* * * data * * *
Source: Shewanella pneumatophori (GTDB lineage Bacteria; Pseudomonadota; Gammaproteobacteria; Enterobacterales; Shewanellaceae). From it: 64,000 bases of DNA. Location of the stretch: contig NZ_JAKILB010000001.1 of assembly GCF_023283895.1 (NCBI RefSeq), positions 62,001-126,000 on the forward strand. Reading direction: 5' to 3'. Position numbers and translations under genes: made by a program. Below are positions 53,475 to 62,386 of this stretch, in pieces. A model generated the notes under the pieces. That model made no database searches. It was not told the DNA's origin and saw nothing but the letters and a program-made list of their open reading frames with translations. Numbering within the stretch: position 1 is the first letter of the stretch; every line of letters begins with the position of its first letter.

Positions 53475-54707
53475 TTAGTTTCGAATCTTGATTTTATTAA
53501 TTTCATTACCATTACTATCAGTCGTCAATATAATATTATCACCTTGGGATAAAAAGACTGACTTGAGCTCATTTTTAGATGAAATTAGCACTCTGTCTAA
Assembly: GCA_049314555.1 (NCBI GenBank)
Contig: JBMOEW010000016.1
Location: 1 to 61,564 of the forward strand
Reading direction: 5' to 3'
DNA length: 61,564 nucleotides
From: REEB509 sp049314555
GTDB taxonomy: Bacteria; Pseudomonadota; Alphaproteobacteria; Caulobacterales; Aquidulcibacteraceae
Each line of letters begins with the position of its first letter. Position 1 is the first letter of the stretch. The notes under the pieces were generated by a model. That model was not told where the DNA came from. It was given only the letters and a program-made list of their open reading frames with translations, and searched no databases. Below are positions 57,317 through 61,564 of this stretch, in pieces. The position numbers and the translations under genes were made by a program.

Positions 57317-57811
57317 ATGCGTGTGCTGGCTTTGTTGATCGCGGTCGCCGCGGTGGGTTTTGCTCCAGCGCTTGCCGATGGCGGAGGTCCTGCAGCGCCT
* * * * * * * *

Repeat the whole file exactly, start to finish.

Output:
Source: Shewanella pneumatophori (GTDB lineage Bacteria; Pseudomonadota; Gammaproteobacteria; Enterobacterales; Shewanellaceae). From it: 64,000 bases of DNA. Location of the stretch: contig NZ_JAKILB010000001.1 of assembly GCF_023283895.1 (NCBI RefSeq), positions 62,001-126,000 on the forward strand. Reading direction: 5' to 3'. Position numbers and translations under genes: made by a program. Below are positions 53,475 to 62,386 of this stretch, in pieces. A model generated the notes under the pieces. That model made no database searches. It was not told the DNA's origin and saw nothing but the letters and a program-made list of their open reading frames with translations. Numbering within the stretch: position 1 is the first letter of the stretch; every line of letters begins with the position of its first letter.

Positions 53475-54707
53475 TTAGTTTCGAATCTTGATTTTATTAA
53501 TTTCATTACCATTACTATCAGTCGTCAATATAATATTATCACCTTGGGATAAAAAGACTGACTTGAGCTCATTTTTAGATGAAATTAGCACTCTGTCTAA
Assembly: GCA_049314555.1 (NCBI GenBank)
Contig: JBMOEW010000016.1
Location: 1 to 61,564 of the forward strand
Reading direction: 5' to 3'
DNA length: 61,564 nucleotides
From: REEB509 sp049314555
GTDB taxonomy: Bacteria; Pseudomonadota; Alphaproteobacteria; Caulobacterales; Aquidulcibacteraceae
Each line of letters begins with the position of its first letter. Position 1 is the first letter of the stretch. The notes under the pieces were generated by a model. That model was not told where the DNA came from. It was given only the letters and a program-made list of their open reading frames with translations, and searched no databases. Below are positions 57,317 through 61,564 of this stretch, in pieces. The position numbers and the translations under genes were made by a program.

Positions 57317-57811
57317 ATGCGTGTGCTGGCTTTGTTGATCGCGGTCGCCGCGGTGGGTTTTGCTCCAGCGCTTGCCGATGGCGGAGGTCCTGCAGCGCCT